There is a reason we need a licence to drive: our lives, and the lives of those around us, may depend on it. We often forget, but driving is a responsibility that cannot be taken for granted. Drivers are in control of a 3,000-pound vehicle moving at high speeds surrounded by other 3,000-pound vehicles also going at high speeds. A simple mistake or distraction can lead to instant maiming or death. Requiring focus, quick reactions, and good judgement, operating a vehicle is a work-out of the mind. And when the capacity of the mind decreases, the likelihood of danger increases. So, what does an Alzheimer’s or dementia diagnosis mean for driving? It means quite a bit and is something we must prepare for with our loved ones.
A dementia diagnosis does not mean that the patient needs to immediately stop driving. In fact, one in every third person with dementia still drives. But, it is time to start the discussion.
When dementia has been diagnosed, have a discussion with your loved one and the doctor about driving and when it should stop. Depending on the progression of the condition, it may not be immediate. An assessment from a local driving school will help to evaluate the current skills of the driver. It may also be wise to contact the person’s insurance company to inform them of the diagnosis. Failure to disclose the condition may invalidate the policy. Start planning ahead. Find options for your loved one to get around once they can no longer drive. This can include public transportation or rides from family and friends. Some community organizations offer ride-sharing programs to seniors. If your family member continues to drive, consider these safety tips:
- Keep the drives short and simple; nothing too complex
- Stick to routes they know well, like driving to the grocery store or a friend’s house
- Use quiet and infrequently-used roads; stay off the highways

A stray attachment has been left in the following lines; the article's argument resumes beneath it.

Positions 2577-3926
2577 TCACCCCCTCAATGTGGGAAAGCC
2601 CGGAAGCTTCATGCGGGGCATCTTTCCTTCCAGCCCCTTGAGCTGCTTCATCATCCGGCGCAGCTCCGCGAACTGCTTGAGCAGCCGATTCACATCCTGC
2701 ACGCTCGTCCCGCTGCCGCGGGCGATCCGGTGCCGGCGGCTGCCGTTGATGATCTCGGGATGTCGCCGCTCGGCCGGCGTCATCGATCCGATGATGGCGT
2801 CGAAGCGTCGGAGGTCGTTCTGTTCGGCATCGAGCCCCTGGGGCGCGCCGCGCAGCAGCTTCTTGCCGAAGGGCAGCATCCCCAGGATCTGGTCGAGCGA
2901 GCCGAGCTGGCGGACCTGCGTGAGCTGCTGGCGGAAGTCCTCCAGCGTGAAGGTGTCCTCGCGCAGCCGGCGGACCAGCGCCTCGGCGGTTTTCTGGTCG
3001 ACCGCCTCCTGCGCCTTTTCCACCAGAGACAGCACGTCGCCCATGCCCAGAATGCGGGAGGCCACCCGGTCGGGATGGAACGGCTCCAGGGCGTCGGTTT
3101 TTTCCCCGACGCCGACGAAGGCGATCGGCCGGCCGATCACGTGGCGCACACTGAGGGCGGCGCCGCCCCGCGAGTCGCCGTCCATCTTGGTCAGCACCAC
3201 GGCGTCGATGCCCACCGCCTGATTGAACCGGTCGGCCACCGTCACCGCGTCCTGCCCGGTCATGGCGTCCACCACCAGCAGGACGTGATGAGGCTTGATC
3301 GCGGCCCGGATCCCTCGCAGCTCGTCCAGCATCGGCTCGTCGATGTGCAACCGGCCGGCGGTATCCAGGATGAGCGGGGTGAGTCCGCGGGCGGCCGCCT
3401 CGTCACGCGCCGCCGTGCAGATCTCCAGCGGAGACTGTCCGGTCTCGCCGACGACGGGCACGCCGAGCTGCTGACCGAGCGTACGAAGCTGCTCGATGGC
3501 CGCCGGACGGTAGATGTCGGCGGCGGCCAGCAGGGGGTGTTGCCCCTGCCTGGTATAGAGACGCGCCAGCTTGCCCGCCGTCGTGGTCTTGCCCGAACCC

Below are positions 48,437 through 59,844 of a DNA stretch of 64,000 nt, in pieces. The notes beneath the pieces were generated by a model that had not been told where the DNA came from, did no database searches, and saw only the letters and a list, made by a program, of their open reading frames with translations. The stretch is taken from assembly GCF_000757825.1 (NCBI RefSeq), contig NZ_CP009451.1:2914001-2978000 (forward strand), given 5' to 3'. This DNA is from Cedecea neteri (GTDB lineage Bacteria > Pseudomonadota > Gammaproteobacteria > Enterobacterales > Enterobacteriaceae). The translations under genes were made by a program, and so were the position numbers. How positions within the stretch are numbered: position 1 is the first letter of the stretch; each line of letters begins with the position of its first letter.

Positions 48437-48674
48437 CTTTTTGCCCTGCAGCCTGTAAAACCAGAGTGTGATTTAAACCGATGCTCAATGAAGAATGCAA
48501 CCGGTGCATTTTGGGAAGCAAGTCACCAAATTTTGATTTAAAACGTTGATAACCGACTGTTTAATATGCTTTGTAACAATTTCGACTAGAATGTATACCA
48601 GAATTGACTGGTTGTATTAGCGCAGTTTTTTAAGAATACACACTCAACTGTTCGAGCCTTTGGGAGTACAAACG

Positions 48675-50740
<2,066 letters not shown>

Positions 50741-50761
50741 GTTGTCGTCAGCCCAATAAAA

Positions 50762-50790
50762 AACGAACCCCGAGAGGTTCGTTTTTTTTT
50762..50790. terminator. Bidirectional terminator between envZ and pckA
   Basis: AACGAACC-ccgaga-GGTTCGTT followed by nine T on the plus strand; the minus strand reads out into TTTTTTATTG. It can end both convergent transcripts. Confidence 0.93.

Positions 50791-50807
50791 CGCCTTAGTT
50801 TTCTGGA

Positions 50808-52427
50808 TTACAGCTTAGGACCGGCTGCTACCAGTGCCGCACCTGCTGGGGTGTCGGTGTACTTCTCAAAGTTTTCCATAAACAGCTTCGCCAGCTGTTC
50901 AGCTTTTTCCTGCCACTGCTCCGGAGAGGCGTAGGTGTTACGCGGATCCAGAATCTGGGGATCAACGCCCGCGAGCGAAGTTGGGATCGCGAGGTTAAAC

- Don’t drive at night
Signs that it may be Time to Stop Driving
If your loved one continues to drive after a diagnosis, watch for hints that their capabilities may be compromised by their condition. These include:
- Increased traffic violations and fender-benders
- Slower reactions
- Driving too fast or too slow
- Becoming confused and lost when driving to familiar locations
- Any other out-of-character behaviour
What if the Person Refuses to Stop Driving?
Sometimes, a person suffering from dementia may refuse to stop driving, or could even forget about it. Even after a doctor advises that they not drive, they may do so anyway. This can be a difficult situation. On one hand, you want to be sensitive to the needs of your loved one, but on the other one, safety is paramount. In this situation, options may include:
- An honest and blunt conversation with your loved one regarding their safety and the safety of others. Appeal to their sense of decency; no one wants to see another person hurt
- Hiding the car keys
- Disabling the vehicle by disconnecting the battery
Be patient with the person if they still want to drive and use sensitivity. The loss of driving privileges may be very symbolic of their loss of freedom. It can be traumatic.
Dementia and Alzheimer care is a challenge for even the most experienced and passionate caregiver. Why not seek the help of a professional right in the home? iCare Home Health will provide a qualified, professional, and caring health-provider directly in the home of your loved one. Serving Mississauga, Oakville, Burlington, and the entire Greater Toronto Area, iCare Home Health is the premier home healthcare provider. Take a look at our services and contact us today.